Wednesday, Nov. 18: Moms United to End the War on Drugs to Rally in Front of the White House

Moms Impacted by the War on Drugs Will Call for a Focus on Saving Lives with Naloxone and Ending Mass Incarceration; Rally Will Provide Opportunity to “Ask Moms About the Casualties of the Drug War”

Washington, DC–(ENEWSPF)–November 16, 2015. Mothers from across the nation, Canada, Mexico and the UK will gather on Wednesday, November 18th at 4:00 pm in Lafayette Square in front of the White House in Washington, D.C. to raise awareness about the impact that the war on drugs is having on families. Moms United to End the War on Drugs mobilizes parent advocates committed to calling for an end to the global war on drugs. This rally in front of the White House comes on the eve of the Drug Policy Alliance’s International Drug Policy Reform Conference, November 18-21, in neighboring Arlington, VA.

Mothers will speak from a personal perspective on how the war on drugs has impacted them. They will call on Congress and the Obama Administration to take all possible steps to make naloxone – a drug that rapidly reverses opioid overdoses – readily available to at-risk people in order to save lives, and to end mass incarceration.

Speakers Include:

  • Gretchen Burns Bergman (California), the mother of two sons who have both struggled with heroin addiction and incarceration, founder of A New PATH (Parents for Addiction Treatment & Healing;
  • Denise Cullen (California), a social worker specializing in HIV, whose son died from an overdose and founder of Broken No More;
  • Kathie Kane-Willis (Illinois), a mother, researcher, professor, former heroin user, and founder of the Illinois Consortium on Drug Policy at Roosevelt University;
  • Caroline Stewart, L.C.S.W., a mother, clinical Supervisor of the Department of Psychiatry UCSD, and President of the Board of Directors of A New PATH
  • Julia Negron (Florida) a mother, individual in long-term recovery, counselor and lead organizer of Suncoast Harm Reduction Coalition;
  • Yolande Cadore (New York), mom and director of strategic partners at the Drug Policy Alliance;
  • Karen Garrison (Washington, D.C.), mother of twin sons who were incarcerated and radio host “Mommie Activist and Sons.”

The national Moms United to End the War on Drugs campaign works to end the violence, mass incarceration and overdose deaths that are a result of current punitive and discriminatory drug policies. The Moms United Bill of Rights declares twelve basic rights such as having our roles as parents protected and supported, rather than disregarded and terminated by incarceration for nonviolent drug offenses. Parents have been effective in demanding a change in drug policies by sharing their own stories of grief and loss to change the dialogue about drug use and addiction and to recognize it as a chronic relapsing disorder, and not willful criminal behavior.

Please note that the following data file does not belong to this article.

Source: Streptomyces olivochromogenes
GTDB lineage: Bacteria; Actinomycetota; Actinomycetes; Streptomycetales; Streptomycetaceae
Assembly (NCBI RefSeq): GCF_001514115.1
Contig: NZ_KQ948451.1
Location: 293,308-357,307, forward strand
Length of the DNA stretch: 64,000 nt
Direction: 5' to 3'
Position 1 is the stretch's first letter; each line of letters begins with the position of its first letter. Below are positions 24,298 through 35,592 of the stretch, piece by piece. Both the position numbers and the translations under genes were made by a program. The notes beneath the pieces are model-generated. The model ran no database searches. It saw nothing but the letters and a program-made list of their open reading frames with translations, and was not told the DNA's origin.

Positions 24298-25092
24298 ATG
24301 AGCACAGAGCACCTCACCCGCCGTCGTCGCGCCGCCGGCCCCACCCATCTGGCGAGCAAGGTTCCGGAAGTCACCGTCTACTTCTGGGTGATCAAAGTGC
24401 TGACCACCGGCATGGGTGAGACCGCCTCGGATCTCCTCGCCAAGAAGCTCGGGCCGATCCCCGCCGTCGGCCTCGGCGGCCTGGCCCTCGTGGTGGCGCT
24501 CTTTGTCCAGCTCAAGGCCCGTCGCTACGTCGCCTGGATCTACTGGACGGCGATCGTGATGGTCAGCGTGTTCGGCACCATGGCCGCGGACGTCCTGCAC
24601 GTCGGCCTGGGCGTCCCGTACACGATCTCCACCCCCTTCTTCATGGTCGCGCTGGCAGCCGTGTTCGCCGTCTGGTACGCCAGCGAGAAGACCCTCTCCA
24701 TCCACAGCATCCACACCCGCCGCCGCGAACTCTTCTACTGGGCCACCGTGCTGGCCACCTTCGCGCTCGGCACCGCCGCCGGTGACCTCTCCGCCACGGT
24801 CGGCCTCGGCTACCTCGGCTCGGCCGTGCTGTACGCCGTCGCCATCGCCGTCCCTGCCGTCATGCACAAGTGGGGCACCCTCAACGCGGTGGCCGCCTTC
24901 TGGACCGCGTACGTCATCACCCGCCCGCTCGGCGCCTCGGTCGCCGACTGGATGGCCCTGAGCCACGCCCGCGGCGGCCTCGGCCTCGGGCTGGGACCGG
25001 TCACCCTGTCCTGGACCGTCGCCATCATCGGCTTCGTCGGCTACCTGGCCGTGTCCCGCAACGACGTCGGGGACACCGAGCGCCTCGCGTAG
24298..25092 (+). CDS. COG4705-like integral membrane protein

“The 40+ year war on drugs is really a war waged against families,” said Gretchen Burns Bergman, Lead Organizer of the Moms United to End the War on Drugs Campaign. “It is time to move from mass arrest and incarceration to therapeutic, health-oriented strategies that reduce the harms associated with drug use, and to stop stigmatizing and criminalizing our loved ones.”  Throughout history Moms have been the driving force in calling for an end to policies that were destructive to their families, such as alcohol prohibition. Mothers are coming together again in a committed, passionate and unified effort to end the global war on drugs for the sake of all of our children. “Ask Mom…about the casualties of the drug war” is our continuing campaign.

“We applaud President Obama’s proposal to expand access to drug treatment and prevention programs, but we must do more,” said Denise Cullen, founder of Broken No More, who lost her son Jeff in 2008 to an accidental overdose. “120 people are dying in the United States each day due to accidental overdose. Families are experiencing these senseless tragedies across the country in every community.”

“We are encouraged that the President is focusing on criminal justice reform and programs for non-violent drug offenders,” said Julia Negron, lead organizer of the Suncoast Harm Reduction Coalition. “My son served 2 prisons terms – rendering him traumatized and unemployable.  Incarceration never was the answer, so I see immediate reform as a priority to ending the cycle of wasted lives. ”

“It is time to address the “unfinished business” of mass incarceration,” said Karen Garrison, a mother whose twin sons were incarcerated on drug charges for over a decade. “These punitive policies have been particularly destructive to communities of color.”

Today there is unprecedented bipartisan consensus in Washington for a rethink of our nation’s drug policies and criminal justice system. President Obama has recently declared an end to the war on drugs, calling for greater access to treatment. Moms have been speaking out across the states as part of our “Ask Mom…How to Save a Life” campaign, in order to pass 911 Good Samaritan laws; to increase access to naloxone (a safe non-narcotic drug that can quickly reverse an opioid overdose); and to advance a host of strategies that reduce the harms associated with drug use and addiction.

Moms United to End the War on Drugs is a project of San Diego-based A New PATH (Parents for Addiction Treatment & Healing), a 16-year old nonprofit organization that works to reduce the stigma associated with addictive illness through education and compassionate support, and to advocate for therapeutic rather than punitive drug policies.

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